Percutaneous Surgery for Atypical Facial Pain (Stereotactic and Functional Neurosurgery)


Without question, the treatment of atypical facial pain can only be addressed by defining the term. It means different things to different people. Under this heading there are: atypical facial neuralgia; pain from damage to the trigeminal nerve, often from trauma, dental, and ear, nose, and throat (ENT) procedures; trigeminal neuropathy; atypical trigeminal neuralgia; anesthesia dolorosa; as well as a host of other ill-defined face pain problems. In general, it is prudent to think long and hard before making permanent sensory deficits (lesions proximal to the gasserian ganglion) in this group of patients. whose problem may be difficult to define or understand.

"Atypical facial neuralgia,” or "facial pain not fulfilling criteria of previously described groups,” as described in the International Headache Society classification, to most is a pain that is psychogenically determined. The pain may be considered to be a "somatization disorder,” a "conversion disorder,” the result of "hypochondriasis," or a "body dysmorphic disorder.” [1] The pain is usually constant ("I’ve had this pain day and night for 3 years”), often bizarrely described, migrates, and has a predilection for women. It radiates beyond the trigeminal distribution, is frequently associated with depression, and the underlying psychopathology is often obvious. The Minnesota Multiphasic Personality Inventory (MMPI) is often strikingly abnormal in these patients and no surgical intervention is indicated. My approach to this problem is to sympathetically inform the patient that as a surgeon I can do nothing to help them and to guide them, when possible, to psychotherapeutic workers. If they are not already on narcotics or have had no surgery, it is important to counsel and warn them of: (1) the frequency and hazards of drug addiction, and (2) the often unnecessary surgery that well-meaning but misguided clinicians may recommend.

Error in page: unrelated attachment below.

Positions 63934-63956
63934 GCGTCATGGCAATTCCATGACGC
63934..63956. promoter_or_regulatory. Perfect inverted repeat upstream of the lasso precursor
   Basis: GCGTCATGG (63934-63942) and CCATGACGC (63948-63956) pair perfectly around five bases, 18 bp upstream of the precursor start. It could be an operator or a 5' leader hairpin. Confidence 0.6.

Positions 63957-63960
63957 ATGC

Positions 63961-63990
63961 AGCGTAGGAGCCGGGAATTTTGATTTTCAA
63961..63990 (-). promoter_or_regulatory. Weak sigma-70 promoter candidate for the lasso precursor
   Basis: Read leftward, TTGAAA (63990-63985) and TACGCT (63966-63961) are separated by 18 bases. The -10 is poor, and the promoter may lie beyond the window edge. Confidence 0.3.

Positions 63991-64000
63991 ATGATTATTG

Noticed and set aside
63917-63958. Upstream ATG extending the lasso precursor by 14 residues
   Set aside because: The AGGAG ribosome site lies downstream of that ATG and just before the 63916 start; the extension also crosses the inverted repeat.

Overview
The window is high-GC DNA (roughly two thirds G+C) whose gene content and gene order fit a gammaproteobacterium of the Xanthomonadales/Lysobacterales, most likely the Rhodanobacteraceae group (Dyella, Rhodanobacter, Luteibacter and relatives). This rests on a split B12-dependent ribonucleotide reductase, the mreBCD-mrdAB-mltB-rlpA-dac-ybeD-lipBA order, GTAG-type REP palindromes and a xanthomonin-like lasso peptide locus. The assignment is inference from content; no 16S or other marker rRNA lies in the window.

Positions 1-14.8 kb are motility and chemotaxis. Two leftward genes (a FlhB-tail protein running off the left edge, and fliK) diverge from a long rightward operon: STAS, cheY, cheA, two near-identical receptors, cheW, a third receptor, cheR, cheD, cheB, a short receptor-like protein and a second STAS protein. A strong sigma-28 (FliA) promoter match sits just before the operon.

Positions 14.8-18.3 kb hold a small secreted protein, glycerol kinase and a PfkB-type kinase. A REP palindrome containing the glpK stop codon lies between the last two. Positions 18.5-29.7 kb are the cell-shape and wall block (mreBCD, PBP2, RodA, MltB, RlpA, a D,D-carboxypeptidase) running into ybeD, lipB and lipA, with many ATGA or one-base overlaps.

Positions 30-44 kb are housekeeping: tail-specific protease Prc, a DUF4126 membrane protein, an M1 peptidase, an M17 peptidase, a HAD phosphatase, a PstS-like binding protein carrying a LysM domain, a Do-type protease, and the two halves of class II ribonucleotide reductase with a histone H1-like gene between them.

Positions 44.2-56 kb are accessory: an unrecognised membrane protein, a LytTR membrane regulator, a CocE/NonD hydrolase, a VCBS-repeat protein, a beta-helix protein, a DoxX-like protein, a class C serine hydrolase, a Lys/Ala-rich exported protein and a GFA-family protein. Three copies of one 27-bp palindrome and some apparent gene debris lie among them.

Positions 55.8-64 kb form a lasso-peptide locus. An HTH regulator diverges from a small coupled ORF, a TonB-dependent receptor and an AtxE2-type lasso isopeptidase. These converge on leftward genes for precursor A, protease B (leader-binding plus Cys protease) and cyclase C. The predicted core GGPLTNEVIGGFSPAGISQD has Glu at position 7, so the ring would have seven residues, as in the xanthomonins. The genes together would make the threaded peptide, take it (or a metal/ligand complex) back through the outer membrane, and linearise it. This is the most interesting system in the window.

Trigeminal neuralgia is a classic and stereotyped clinical entity and usually easily diagnosed, but there are occasions when certain atypical features creep into the picture, raising the question of whether one is dealing with true trigeminal neuralgia. If true trigeminal neuralgia is not the underlying problem, creating permanent sensory deficit in the face may make the matter worse, because the pain is not relieved and now the patient has an unwanted numb face. In this case, peripheral radiofrequency (RF) blocks may be helpful in clearing the air [2]. If it is not true tic, the sensory deficit will fade in months to a year—or more if a dense block is obtained, and no bridges have been burned. It is important to inform the patient that the sensory deficit from these extracranial blocks is usually more dense than that obtained from retrogasserian RF blocks and that he or she will most likely be happier with the central lesions should that be the ultimate approach.